One of the first things to know before shopping for a faucet is your hole configuration. Most sinks come with holes drilled to receive the faucet and sometimes accessories such as a sprayer, soap dispenser, hot beverage or filtered water faucet. One hole sinks are for single-control faucets, three hole are for single-control faucets with a sprayer and/or accessories and four holes are for single-control or two-handle sinks with various accessories. If you have an under-mount or apron front sink the holes are drilled into the countertop behind the sink.
The good news is lifetime warranties that include leaks and stains is about customary in the faucet trade. With credit to technology, most accomplish the task of delivering water remarkably well. Aside from the least expensive faucets sold, today's kitchen fixtures are built with better valves and hardier finishes. So performance is not a true measuring stick - they all do a good job of that. What is worthy of noting is what happens to the faucet with day by day wear. Just how does it stay resistant to scratches, stains, bumps and bruises?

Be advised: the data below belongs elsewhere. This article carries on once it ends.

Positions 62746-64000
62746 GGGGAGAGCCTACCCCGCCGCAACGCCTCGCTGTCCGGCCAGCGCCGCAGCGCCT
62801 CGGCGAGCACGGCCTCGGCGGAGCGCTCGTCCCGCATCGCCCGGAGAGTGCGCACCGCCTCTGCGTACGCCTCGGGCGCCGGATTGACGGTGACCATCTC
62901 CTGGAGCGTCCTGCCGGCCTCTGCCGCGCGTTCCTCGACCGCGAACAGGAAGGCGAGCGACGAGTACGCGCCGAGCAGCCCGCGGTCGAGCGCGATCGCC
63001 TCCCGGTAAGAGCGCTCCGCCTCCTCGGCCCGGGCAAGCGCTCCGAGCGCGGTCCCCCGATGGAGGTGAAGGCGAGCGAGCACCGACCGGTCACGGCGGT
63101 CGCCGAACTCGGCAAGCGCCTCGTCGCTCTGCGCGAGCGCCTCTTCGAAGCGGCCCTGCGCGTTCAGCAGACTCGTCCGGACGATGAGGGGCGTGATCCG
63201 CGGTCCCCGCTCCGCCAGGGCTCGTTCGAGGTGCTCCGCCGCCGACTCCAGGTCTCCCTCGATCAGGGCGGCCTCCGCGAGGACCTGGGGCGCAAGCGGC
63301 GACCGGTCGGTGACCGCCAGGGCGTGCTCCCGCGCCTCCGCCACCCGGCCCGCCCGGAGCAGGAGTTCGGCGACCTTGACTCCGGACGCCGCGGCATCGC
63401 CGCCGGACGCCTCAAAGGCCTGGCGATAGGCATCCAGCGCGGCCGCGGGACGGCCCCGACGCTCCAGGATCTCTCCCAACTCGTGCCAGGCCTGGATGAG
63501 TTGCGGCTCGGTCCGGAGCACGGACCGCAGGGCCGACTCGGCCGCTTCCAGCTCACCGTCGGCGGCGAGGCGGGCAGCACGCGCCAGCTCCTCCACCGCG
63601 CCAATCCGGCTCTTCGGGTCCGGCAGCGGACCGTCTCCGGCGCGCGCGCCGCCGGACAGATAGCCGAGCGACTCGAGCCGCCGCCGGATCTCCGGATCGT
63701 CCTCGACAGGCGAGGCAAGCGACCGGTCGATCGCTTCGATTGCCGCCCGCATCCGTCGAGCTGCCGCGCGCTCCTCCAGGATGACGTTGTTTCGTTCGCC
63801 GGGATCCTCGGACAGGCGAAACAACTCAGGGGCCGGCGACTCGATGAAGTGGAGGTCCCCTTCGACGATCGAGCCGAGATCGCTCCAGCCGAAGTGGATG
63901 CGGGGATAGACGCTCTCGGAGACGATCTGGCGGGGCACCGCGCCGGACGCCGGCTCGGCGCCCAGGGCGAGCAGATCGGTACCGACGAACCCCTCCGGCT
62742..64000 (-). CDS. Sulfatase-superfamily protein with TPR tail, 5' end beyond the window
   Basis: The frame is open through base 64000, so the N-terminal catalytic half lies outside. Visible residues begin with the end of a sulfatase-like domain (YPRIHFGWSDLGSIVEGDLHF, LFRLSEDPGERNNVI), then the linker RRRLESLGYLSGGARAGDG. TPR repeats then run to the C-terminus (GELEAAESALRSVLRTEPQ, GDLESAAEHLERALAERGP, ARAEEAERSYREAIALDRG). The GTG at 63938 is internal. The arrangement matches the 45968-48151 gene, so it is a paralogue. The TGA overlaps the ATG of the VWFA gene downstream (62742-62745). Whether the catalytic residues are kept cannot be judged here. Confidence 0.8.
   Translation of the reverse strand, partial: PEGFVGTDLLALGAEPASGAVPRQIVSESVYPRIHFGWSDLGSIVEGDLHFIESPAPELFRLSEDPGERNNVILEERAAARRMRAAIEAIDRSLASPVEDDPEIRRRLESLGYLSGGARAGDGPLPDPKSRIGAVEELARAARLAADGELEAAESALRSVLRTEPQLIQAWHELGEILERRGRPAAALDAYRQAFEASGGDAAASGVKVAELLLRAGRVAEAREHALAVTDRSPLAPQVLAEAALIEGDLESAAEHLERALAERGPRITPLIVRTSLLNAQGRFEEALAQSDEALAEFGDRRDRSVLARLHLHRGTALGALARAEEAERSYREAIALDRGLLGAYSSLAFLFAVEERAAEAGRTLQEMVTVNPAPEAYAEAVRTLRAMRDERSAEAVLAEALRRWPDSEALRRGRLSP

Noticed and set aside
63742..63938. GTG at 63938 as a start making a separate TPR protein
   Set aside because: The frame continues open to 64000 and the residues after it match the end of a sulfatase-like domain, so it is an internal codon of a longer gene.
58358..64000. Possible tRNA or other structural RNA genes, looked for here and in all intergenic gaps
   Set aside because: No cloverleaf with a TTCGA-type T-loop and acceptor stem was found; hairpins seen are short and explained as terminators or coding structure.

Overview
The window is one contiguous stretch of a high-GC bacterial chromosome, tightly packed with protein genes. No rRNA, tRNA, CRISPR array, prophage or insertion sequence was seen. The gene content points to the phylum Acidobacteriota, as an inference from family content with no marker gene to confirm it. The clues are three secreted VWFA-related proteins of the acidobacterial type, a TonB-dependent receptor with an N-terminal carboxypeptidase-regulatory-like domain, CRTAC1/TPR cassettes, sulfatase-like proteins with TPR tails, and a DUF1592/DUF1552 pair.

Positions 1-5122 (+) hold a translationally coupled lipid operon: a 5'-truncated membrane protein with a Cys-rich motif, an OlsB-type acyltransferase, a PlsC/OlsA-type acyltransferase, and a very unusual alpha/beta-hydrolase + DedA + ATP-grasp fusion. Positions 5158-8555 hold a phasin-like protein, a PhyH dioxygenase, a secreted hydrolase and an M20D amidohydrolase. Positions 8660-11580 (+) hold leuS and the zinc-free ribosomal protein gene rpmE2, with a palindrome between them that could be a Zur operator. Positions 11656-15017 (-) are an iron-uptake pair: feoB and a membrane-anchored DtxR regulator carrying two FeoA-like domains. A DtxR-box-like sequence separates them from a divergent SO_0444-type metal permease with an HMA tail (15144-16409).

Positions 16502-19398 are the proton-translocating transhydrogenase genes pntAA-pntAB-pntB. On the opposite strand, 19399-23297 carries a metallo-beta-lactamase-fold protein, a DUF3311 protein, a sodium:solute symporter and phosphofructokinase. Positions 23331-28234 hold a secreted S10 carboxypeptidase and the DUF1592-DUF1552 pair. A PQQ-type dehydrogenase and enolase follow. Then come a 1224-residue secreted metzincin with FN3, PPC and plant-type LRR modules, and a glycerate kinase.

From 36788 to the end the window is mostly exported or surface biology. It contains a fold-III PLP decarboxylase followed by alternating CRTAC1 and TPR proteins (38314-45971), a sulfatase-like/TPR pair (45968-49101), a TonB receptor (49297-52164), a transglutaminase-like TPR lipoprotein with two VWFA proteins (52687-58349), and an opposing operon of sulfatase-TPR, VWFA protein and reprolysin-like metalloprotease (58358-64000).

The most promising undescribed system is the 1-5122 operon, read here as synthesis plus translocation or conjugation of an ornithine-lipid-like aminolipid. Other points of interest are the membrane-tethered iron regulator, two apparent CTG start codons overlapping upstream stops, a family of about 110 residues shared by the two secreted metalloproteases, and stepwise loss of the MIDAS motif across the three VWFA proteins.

As you might guess, these are attached to the wall above the sink. They are often seen with farm sinks and sometimes vessel sinks. These faucets are becoming more popular since the apron or farm sinks have made a big hit in almost every style kitchen. Keep in mind when using a wall-mount faucet the water supply must extend up the wall above the sink.
There are basically two groups of kitchen faucets. They are wall mounted or sink mounted. While wall mounted kitchen faucets were common, today most kitchen faucets are mounted into the top of sinks.
Double handle faucets are more classic-looking and fit into a single hole in the worktop. They come with separate levers that control hot and cold water. These offer a better option for controlling temperatures when compared to single-level faucets.
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